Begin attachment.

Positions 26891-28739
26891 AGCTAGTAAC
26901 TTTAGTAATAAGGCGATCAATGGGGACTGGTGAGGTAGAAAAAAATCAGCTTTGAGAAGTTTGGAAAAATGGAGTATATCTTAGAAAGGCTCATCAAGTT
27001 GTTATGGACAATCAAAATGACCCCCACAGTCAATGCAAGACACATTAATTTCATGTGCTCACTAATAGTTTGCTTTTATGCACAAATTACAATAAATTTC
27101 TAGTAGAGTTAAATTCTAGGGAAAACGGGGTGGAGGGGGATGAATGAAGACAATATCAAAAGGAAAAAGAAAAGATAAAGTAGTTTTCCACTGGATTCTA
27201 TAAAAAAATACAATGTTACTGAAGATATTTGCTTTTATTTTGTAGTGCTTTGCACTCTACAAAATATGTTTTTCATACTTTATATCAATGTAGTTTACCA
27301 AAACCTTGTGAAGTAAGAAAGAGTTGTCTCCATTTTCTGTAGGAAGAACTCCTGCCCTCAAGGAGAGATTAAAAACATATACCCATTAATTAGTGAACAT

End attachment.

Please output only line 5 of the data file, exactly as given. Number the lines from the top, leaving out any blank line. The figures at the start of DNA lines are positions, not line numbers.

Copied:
27101 TAGTAGAGTTAAATTCTAGGGAAAACGGGGTGGAGGGGGATGAATGAAGACAATATCAAAAGGAAAAAGAAAAGATAAAGTAGTTTTCCACTGGATTCTA